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Turner v. Burak

United States District Court, D. New Jersey

February 19, 2018

MELONIE BURAK, et al., Defendants.


          PETER G. SHERIDAN United States District Judge


         This matter comes before the Court on Defendants Melonie Burak, Officer David Sisnetsky, and Special Investigation Division ("SID") Officer Matthew Schlusselfeld's motion to dismiss Plaintiff Juan Ibn-Don Mumit Turner's complaint. (ECF No. 34). For the following reasons, the motion is granted. The complaint will be dismissed without prejudice to Plaintiffs ability to file an amended complaint seeking injunctive relief within 45 days of this Opinion and Order.


         Petitioner is currently incarcerated in New Jersey State Prison ("NJSP") Trenton, New Jersey. On May 5, 2017, he filed a complaint alleging defendants violated his First Amendment right of access to the courts by reading and confiscating his legal mail, specifically three affidavits in support of a motion for a new trial.

         According to the Complaint, Plaintiff sent an inmate paralegal to the NJSP law library to make copies of Plaintiff s motion for a new trial and supporting documents on January 18, 2017. Compl. ¶ 6. Plaintiff states that Ms. Burak read his brief and gave it to Officer Sisnetsky, who gave it to SID Officer Schlusselfeld. Id.; see also Compl. Exhibit 2a. Officer Schlusselfeld came to Plaintiffs cell on January 19 and began asking Plaintiff questions about the appendix, such as how he obtained the affidavits from other inmates. Compl. ¶ 6. Officer Sisnetsky later sent Plaintiff a confiscation notice for three affidavits in support of Plaintiff s motion as being "suspected [security threat group] material." Compl. Exhibit 3a. Plaintiff filed grievances, but did not receive any relief.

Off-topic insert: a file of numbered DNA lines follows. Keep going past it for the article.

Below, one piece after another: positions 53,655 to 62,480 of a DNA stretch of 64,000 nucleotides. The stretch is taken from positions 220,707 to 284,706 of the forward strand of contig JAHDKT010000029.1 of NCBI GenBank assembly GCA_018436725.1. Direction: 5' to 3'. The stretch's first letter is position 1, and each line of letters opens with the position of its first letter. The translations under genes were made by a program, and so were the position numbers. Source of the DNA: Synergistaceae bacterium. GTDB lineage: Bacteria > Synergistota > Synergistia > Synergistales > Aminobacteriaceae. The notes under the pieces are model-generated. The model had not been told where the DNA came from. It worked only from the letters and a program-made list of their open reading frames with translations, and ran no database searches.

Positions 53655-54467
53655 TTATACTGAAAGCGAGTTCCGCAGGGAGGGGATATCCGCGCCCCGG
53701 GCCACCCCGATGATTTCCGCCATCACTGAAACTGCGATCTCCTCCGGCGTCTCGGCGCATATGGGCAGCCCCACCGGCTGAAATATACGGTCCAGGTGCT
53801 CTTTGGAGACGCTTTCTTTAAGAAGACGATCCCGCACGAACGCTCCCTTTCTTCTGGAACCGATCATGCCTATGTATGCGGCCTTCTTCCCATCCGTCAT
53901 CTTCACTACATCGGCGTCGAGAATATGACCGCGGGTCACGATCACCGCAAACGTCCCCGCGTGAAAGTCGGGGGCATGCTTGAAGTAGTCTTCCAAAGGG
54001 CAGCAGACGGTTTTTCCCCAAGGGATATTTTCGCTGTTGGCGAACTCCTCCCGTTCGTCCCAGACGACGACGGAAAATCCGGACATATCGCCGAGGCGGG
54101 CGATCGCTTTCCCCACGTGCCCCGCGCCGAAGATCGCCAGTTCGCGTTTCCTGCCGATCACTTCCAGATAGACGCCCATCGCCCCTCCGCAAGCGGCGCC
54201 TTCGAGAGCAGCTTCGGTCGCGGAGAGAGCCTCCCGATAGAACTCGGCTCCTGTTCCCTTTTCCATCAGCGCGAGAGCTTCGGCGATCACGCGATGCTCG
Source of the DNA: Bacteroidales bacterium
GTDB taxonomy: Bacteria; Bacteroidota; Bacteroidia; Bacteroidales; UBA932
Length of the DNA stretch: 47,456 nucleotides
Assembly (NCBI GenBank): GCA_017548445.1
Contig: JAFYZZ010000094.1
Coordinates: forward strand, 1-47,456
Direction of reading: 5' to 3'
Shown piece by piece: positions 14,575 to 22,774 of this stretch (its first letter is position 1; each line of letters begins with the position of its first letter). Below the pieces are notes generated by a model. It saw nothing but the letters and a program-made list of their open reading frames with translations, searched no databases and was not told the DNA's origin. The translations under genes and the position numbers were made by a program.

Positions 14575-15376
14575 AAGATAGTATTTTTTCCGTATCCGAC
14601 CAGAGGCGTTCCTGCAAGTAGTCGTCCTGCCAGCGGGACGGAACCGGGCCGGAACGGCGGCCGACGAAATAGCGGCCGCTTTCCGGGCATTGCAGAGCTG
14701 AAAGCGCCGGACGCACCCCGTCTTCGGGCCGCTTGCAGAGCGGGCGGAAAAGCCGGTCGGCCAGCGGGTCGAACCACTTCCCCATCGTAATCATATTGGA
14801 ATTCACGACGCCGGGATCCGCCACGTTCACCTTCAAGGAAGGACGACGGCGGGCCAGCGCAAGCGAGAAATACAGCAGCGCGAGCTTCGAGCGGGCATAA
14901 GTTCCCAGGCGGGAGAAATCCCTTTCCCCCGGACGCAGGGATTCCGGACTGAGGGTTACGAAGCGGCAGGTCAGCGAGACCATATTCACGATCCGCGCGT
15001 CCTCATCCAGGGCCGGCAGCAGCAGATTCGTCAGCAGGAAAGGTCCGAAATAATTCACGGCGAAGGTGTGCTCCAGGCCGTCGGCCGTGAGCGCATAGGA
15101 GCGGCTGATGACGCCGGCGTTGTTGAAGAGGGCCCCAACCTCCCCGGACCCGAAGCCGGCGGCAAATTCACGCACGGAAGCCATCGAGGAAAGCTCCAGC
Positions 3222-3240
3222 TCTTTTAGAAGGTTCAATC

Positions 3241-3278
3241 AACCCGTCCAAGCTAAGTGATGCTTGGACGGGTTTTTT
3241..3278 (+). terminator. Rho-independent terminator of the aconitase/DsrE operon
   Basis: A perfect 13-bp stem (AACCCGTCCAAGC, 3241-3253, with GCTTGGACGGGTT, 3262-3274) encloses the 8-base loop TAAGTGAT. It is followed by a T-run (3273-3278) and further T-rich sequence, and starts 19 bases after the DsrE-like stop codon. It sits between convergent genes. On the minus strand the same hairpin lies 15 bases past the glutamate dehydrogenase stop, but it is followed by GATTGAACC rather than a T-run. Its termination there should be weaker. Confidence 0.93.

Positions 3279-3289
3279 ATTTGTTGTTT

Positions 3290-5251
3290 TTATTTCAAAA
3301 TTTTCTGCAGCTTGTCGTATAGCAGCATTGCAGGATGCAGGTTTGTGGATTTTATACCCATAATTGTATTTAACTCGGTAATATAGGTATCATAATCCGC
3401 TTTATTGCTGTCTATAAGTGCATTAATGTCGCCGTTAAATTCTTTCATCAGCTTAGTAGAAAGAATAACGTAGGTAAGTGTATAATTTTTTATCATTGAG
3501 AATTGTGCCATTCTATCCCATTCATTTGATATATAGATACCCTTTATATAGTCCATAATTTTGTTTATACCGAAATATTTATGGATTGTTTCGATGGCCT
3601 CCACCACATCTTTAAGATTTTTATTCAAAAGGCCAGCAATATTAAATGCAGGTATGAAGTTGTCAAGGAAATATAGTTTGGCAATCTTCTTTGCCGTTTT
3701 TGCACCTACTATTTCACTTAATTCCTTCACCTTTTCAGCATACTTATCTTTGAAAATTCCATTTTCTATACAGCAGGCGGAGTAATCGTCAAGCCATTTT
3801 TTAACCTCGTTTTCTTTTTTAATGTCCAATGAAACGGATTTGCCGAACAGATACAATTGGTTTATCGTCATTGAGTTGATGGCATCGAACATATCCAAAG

Plaintiff argues the affidavits were the "focal point in [his] motion for a new trial based on newly discovered evidence." Id. ¶ 6. He states that Officer Schlusselfeld admitted to him that the Essex County Prosecutor's Office was involved with seizing the material. Compl. ¶ 7; Exhibit la. He asserts his brief is "no longer useful to [his] defense because it has been obtained by [his] adversary before [he] got the chance to file it." Compl. ¶ 7. He asked for punitive damages and compensatory damages in order to hire a private investigator to obtain new affidavits. Id. ¶ 7.

         Defendants filed the instant motion to dismiss on December 15, 2017. Plaintiff filed opposition to this motion. ECF No. 35. He included a proposed amended complaint purporting to address the deficiencies alleged by defendants, as well as adding new defendants. The Court conducted oral argument on January 24, 2018, at which time Plaintiff appeared by telephone.